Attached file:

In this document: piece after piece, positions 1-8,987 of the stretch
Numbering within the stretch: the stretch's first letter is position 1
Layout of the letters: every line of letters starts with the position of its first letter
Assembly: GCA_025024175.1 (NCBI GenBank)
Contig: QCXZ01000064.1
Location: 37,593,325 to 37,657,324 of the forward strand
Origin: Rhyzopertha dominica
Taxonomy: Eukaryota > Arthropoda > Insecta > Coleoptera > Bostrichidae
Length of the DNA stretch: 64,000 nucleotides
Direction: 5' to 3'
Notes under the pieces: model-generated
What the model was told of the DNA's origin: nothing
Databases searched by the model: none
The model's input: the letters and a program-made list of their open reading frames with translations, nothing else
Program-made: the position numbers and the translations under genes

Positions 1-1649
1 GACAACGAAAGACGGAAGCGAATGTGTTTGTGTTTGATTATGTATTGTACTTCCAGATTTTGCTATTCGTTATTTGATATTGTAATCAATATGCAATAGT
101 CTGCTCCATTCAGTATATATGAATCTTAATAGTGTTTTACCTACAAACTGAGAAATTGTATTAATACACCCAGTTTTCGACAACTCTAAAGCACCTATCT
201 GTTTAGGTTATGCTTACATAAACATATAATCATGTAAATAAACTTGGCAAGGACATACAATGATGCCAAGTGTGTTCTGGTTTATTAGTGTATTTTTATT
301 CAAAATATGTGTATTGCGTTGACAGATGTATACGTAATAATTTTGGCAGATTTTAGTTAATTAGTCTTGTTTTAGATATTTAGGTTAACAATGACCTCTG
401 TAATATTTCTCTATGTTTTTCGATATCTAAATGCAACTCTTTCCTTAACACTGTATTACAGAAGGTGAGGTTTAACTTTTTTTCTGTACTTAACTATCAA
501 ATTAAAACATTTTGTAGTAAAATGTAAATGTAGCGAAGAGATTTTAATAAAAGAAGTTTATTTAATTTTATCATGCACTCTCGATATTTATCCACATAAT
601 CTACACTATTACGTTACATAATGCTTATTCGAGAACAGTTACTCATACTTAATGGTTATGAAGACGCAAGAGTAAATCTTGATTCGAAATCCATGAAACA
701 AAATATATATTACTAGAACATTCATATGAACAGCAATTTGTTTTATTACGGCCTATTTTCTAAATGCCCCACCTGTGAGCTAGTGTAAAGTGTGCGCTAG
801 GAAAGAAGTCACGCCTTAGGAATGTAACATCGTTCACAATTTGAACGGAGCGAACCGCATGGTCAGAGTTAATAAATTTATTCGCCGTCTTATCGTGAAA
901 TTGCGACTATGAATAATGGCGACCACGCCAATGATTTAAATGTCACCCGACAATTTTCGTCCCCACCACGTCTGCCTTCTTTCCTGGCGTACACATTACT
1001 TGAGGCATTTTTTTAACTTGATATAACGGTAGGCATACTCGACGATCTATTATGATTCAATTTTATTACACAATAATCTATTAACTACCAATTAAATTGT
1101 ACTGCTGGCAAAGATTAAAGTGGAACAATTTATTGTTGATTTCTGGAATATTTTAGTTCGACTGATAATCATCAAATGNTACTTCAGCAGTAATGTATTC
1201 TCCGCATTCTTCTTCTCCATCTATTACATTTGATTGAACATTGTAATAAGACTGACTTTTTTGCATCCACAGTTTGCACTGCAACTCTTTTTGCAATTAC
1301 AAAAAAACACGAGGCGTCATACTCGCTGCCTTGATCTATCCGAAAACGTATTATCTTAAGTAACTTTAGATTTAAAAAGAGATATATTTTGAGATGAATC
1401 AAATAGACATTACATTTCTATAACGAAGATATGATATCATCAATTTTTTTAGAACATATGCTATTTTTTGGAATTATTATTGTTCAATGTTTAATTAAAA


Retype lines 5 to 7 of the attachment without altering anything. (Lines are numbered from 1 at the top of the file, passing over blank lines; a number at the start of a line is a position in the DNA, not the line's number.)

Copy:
Contig: QCXZ01000064.1
Location: 37,593,325 to 37,657,324 of the forward strand
Origin: Rhyzopertha dominica